Dogs Rescued From Yulin Dog Meat Festival Get Second Chance in Florida

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Dozens of dogs rescued from a controversial dog-eating festival in China are getting a second chance in South Florida.

Good Karma Pet Rescue in Fort Lauderdale says the dogs were intercepted before the annual 10-day Yulin Dog Meat Festival, in which it’s believed some 10,000 dogs are slaughtered and eaten.

The group brought a total of 36 dogs to South Florida. They enjoyed a spa day Wednesday with students at the Merryfield School of Pet Grooming as the group works to find them forever homes.

“Some of these dogs have never played with a toy, they’ve never touched grass before and they’ve certainly never had a spa day so we’re happy to be able to make this partnership and make these dogs feel really good today because they’ve probably never had a good bath or a groom in their lives,” said Devon Soto, with Good Karma.

Many of the dogs already have applications from families ready to welcome them, but some are still up for adoption.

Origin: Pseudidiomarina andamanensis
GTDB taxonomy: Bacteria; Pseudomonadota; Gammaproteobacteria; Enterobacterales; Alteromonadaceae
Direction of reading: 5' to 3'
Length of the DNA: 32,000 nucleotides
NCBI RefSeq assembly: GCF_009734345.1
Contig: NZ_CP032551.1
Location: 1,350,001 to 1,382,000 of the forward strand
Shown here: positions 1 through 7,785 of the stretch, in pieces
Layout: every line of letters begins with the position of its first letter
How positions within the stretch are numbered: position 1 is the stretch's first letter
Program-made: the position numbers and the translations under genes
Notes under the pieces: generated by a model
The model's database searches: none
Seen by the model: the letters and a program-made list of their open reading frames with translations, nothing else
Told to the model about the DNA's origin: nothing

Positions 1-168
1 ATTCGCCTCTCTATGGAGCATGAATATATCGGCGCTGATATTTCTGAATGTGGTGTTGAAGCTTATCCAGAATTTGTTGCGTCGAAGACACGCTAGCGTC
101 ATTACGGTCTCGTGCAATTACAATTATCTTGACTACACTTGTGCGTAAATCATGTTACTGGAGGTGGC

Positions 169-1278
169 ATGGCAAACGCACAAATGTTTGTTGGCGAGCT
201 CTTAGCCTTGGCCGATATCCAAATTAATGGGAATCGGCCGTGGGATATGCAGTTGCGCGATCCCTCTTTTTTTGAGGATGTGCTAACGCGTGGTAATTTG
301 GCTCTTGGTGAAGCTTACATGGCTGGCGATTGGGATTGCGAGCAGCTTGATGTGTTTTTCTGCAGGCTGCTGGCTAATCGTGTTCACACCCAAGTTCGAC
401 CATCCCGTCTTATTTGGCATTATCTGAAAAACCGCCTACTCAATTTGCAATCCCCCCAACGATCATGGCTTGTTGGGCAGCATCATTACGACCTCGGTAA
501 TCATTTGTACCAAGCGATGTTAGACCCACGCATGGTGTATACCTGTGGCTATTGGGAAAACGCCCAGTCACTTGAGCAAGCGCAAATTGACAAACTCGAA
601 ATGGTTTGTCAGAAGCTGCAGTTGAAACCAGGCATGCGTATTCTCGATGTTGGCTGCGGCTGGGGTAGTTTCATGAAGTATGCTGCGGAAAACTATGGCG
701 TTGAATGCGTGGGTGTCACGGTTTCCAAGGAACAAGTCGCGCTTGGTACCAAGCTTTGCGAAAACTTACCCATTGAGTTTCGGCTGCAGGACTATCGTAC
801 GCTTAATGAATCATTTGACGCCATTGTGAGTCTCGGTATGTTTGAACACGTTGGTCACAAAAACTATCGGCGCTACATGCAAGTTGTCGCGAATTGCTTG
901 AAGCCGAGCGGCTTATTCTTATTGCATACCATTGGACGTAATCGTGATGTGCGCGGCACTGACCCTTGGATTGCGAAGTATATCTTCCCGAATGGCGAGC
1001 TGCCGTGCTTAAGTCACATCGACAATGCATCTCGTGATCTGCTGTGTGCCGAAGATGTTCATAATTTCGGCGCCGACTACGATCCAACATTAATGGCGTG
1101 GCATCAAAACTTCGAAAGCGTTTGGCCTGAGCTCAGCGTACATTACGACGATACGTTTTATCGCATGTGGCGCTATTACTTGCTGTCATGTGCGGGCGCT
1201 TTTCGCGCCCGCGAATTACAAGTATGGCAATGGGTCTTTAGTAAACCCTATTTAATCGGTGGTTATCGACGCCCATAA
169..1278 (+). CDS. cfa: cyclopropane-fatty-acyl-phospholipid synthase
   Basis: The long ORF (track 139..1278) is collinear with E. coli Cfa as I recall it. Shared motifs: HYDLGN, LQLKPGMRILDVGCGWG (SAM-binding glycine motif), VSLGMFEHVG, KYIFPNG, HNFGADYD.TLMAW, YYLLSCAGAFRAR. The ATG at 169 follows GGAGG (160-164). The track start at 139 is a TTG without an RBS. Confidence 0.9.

“They should hate people and they don’t and it’s so wonderful that we can get them homes now because that’s what we do, that’s what Good Karma does, we find homes for these great little lives,” Good Karma’s Deb Griffith said.

For more information on the dogs, visit goodkarmapetrescue.org.

The controversial Lychee and Dog Meat Festival, otherwise known as the Yulin Dog Festival, is a fairly new tradition in southern China to celebrate the start of the summer solstice, though dog-meat consumption has taken place in throughout regions of Asia for thousands of years. 

Promoters say eating dog meat during the summer helps ward off the heat and maintain a healthy metabolism. Opponents say the festival is cruel and has no redeeming cultural value.

An estimated 10 million to 20 million dogs are killed for their meat each year in China, and the Yulin event has become a lightning rod for criticism.

Many of the dogs are believed to have been pets stolen from their owners or simply picked up off the street. They are stuffed in cages, and trucked to the city about 2,000 kilometers (1,250 miles) south of Beijing in the province of Guangxi, often without food or water.

Cats eaten at the festival are subjected to similar ill treatment.

The local government has in recent years sought to disassociate itself from the event, forbidding its employees from attending and limiting its size by shutting down some dog markets and slaughter houses.

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